Niagara River painting (and a little wine)

I feel fortunate to live near the Niagara River. In fact, because I live on an island, I am surrounded by the river. No matter which direction I go, eventually, I will reach the river. On Friday, I headed south to Beaver Island State Park for a plein air painting class, organized by George Smith of the Grand Island Historical Society. Plein air means painting outside. The sky was gray and forboding. Was painting outdoors really the best idea?

Shortly after my friend and adopted brother Curt picked me up, it started to pour. I was happy about the rain because we’ve been experiencing drought conditions here in Western New York but I was not too thrilled with the timing of that rainfall.

Fortunately, I knew that the instructor, Terry Klaaren, a professional artist who lives in Florida, was planning to teach the weather even in inclement weather. If it were to rain too hard for us to paint outdoors, we could always use one of the park’s picnic shelters.

Once we started painting, however, it had stopped raining. At one point, I felt a single raindrop while I painted but that was it. There were about twenty students and we all looked toward the river as we painted. Our painting was to include the sky, the river, the trees, and the weeds. We started with the sky. The paint that you use to make the sky is a mixture of white and blue. You paint until you reach the horizon line. Above is my painting with the sky added.

This is the view of the lake and the sky from River Lea’s lawn. Notice how the scene is mostly sky. At this point, the sky looks quite threatening, as if a huge storm were about to hit.

The next step was to add the trees in the background. The color of background trees is somewhat muted so I mixed some red in with the green. Red and green are complimentary colors and, when combined, the desired color (in this case, green) would be darker and more muted than the original color without the compliment added to it. If you mix an equal amount of red and green, you’ll get a chromatic neutral, which is a very vibrant gray. It’s vibrant because some of the original pigment will always peek through. If you were to get your gray from mixing black and white, the color would seem very flat.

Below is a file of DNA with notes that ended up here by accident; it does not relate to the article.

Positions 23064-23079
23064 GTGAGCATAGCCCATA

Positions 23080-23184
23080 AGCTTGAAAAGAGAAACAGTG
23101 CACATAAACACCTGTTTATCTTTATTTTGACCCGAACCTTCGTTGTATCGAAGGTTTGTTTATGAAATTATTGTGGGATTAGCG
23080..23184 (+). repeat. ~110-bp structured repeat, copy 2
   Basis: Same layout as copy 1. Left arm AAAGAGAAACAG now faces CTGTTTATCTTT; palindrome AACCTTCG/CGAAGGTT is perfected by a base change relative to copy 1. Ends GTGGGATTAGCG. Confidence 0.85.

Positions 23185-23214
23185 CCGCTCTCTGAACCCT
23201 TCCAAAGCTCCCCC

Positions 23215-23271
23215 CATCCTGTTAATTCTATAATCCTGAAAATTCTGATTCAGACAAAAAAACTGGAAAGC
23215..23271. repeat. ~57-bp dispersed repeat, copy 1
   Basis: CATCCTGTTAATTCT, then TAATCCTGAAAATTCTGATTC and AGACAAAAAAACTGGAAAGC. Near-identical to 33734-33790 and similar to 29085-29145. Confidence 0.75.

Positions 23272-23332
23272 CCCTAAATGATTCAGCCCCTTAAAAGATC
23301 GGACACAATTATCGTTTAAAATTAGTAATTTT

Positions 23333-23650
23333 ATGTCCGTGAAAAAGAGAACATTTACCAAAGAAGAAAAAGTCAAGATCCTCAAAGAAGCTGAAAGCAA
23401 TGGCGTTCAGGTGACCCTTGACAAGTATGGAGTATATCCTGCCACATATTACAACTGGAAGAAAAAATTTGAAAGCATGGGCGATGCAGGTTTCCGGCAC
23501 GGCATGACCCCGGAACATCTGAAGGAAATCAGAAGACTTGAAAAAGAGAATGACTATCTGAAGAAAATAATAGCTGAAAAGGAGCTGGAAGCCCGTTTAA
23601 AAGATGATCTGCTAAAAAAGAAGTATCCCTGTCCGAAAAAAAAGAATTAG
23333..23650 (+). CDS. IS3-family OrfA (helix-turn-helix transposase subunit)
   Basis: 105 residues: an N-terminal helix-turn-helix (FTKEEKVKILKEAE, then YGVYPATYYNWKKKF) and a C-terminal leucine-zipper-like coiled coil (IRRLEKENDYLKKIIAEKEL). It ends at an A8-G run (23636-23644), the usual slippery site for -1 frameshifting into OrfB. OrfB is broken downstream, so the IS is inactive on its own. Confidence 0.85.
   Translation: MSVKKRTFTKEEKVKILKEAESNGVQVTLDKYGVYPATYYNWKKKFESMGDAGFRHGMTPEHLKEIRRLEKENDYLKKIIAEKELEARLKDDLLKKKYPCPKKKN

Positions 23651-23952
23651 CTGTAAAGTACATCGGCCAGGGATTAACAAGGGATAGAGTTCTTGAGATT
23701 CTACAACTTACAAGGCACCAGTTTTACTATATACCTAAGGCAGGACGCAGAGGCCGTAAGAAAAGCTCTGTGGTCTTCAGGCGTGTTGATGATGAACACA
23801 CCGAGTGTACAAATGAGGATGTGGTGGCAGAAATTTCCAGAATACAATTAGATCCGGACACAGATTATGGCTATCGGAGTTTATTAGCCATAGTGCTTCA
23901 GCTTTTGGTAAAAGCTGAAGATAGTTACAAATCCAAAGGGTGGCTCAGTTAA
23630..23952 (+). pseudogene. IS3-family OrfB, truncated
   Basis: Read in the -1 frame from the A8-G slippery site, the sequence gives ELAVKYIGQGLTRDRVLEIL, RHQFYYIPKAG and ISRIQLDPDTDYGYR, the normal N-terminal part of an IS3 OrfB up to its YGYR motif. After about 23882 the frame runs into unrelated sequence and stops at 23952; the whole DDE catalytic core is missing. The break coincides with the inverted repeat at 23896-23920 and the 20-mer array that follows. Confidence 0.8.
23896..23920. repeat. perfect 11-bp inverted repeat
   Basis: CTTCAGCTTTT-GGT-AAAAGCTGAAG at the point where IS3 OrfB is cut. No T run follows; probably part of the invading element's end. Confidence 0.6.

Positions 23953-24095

This is another view of the incomplete scenery.

Painting outdoors, with plenty of opportunities to taste wines, is a pleasant way to spend a Friday evening in the summer. 

I add the water to the painting. The water is a mixture of blue, white, yellow, and green. Water has no color of its own. It reflects the sky and the trees.

I add the weeds in the foreground by mixing a lighter green with yellow. That produces a light green, with a little yellow peeking out. Yellow reminds me of sunshine. It adds happiness to the painting.

During the evening, the sky continued to change in appearance. There is some blue in that sky. The clouds are moving away from the southern end of Grand Island.

The painting is nearly done. It has all of the necessary elements in it to show the image of a cloudy day at the river.
I add some highlights to the painting to the trees in the background, the two trees in the foreground, and to the weeds. My goal is to give the impression of being three-dimensional on a two-dimensional medium. I add some color to the clouds to indicate that it is close to sunset.

All in all, the plein air session was a good way to spend a summer’s evening. I even won a bottle of wine (pinot grigiot), which I’m looking forward to sharing with friends.

What have you enjoyed doing recently?

4 thoughts on “Niagara River painting (and a little wine)”

  1. First of all, if you gave me wine while I was supposed to be painting, there's no telling what would happen to the picture! But OH, MY GOSH, Alice, yours is AMAZING!!! It was wonderful to see the process start-to-finish, but also to see the incredible finished product. You are so talented!

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